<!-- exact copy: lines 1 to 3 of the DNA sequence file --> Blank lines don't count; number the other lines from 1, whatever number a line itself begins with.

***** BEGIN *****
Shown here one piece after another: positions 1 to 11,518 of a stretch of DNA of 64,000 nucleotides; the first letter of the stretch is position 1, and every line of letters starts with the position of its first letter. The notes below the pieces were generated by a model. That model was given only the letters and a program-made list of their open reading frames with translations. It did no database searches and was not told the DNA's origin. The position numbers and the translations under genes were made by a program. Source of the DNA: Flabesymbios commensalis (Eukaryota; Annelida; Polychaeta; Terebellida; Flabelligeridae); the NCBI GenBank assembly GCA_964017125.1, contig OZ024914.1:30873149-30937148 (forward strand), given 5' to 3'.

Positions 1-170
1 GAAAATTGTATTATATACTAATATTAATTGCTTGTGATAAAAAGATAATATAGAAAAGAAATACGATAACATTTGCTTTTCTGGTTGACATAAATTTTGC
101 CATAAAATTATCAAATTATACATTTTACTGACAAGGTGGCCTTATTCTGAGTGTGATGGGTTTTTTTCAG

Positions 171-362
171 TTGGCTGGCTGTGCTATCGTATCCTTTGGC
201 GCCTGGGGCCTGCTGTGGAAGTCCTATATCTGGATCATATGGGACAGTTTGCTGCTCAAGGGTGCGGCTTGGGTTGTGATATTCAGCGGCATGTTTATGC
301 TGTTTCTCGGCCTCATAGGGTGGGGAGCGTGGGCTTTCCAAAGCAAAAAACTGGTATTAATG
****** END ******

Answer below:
Shown here one piece after another: positions 1 to 11,518 of a stretch of DNA of 64,000 nucleotides; the first letter of the stretch is position 1, and every line of letters starts with the position of its first letter. The notes below the pieces were generated by a model. That model was given only the letters and a program-made list of their open reading frames with translations. It did no database searches and was not told the DNA's origin. The position numbers and the translations under genes were made by a program. Source of the DNA: Flabesymbios commensalis (Eukaryota; Annelida; Polychaeta; Terebellida; Flabelligeridae); the NCBI GenBank assembly GCA_964017125.1, contig OZ024914.1:30873149-30937148 (forward strand), given 5' to 3'.

Positions 1-170
1 GAAAATTGTATTATATACTAATATTAATTGCTTGTGATAAAAAGATAATATAGAAAAGAAATACGATAACATTTGCTTTTCTGGTTGACATAAATTTTGC